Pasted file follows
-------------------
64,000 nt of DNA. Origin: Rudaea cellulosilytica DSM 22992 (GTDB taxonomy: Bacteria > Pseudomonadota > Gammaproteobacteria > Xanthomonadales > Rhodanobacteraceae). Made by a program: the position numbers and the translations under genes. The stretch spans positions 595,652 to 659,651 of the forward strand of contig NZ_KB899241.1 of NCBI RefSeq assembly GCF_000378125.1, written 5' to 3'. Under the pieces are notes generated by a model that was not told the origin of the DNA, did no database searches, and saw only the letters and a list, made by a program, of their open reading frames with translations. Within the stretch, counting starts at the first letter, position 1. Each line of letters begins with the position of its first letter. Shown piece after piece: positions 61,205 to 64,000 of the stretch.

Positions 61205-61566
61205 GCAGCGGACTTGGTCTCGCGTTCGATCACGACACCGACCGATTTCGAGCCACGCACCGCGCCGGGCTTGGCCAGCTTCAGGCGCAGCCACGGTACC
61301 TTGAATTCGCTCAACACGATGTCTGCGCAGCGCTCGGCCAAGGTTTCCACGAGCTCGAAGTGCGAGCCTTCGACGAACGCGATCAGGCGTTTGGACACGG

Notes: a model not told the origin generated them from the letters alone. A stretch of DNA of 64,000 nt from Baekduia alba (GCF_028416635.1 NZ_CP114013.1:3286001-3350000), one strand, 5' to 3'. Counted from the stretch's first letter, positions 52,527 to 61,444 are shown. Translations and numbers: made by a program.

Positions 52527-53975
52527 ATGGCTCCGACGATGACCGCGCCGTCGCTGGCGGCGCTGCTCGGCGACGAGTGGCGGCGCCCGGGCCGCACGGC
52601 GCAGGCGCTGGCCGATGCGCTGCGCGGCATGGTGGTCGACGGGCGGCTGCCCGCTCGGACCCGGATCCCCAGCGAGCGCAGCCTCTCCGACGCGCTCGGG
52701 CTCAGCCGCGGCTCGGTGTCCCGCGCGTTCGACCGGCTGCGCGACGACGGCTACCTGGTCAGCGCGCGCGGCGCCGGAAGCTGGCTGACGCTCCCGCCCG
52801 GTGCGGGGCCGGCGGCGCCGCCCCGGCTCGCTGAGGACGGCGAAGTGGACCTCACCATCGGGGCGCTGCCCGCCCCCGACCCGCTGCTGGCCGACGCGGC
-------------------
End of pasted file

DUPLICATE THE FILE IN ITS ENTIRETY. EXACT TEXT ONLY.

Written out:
64,000 nt of DNA. Origin: Rudaea cellulosilytica DSM 22992 (GTDB taxonomy: Bacteria > Pseudomonadota > Gammaproteobacteria > Xanthomonadales > Rhodanobacteraceae). Made by a program: the position numbers and the translations under genes. The stretch spans positions 595,652 to 659,651 of the forward strand of contig NZ_KB899241.1 of NCBI RefSeq assembly GCF_000378125.1, written 5' to 3'. Under the pieces are notes generated by a model that was not told the origin of the DNA, did no database searches, and saw only the letters and a list, made by a program, of their open reading frames with translations. Within the stretch, counting starts at the first letter, position 1. Each line of letters begins with the position of its first letter. Shown piece after piece: positions 61,205 to 64,000 of the stretch.

Positions 61205-61566
61205 GCAGCGGACTTGGTCTCGCGTTCGATCACGACACCGACCGATTTCGAGCCACGCACCGCGCCGGGCTTGGCCAGCTTCAGGCGCAGCCACGGTACC
61301 TTGAATTCGCTCAACACGATGTCTGCGCAGCGCTCGGCCAAGGTTTCCACGAGCTCGAAGTGCGAGCCTTCGACGAACGCGATCAGGCGTTTGGACACGG

Notes: a model not told the origin generated them from the letters alone. A stretch of DNA of 64,000 nt from Baekduia alba (GCF_028416635.1 NZ_CP114013.1:3286001-3350000), one strand, 5' to 3'. Counted from the stretch's first letter, positions 52,527 to 61,444 are shown. Translations and numbers: made by a program.

Positions 52527-53975
52527 ATGGCTCCGACGATGACCGCGCCGTCGCTGGCGGCGCTGCTCGGCGACGAGTGGCGGCGCCCGGGCCGCACGGC
52601 GCAGGCGCTGGCCGATGCGCTGCGCGGCATGGTGGTCGACGGGCGGCTGCCCGCTCGGACCCGGATCCCCAGCGAGCGCAGCCTCTCCGACGCGCTCGGG
52701 CTCAGCCGCGGCTCGGTGTCCCGCGCGTTCGACCGGCTGCGCGACGACGGCTACCTGGTCAGCGCGCGCGGCGCCGGAAGCTGGCTGACGCTCCCGCCCG
52801 GTGCGGGGCCGGCGGCGCCGCCCCGGCTCGCTGAGGACGGCGAAGTGGACCTCACCATCGGGGCGCTGCCCGCCCCCGACCCGCTGCTGGCCGACGCGGC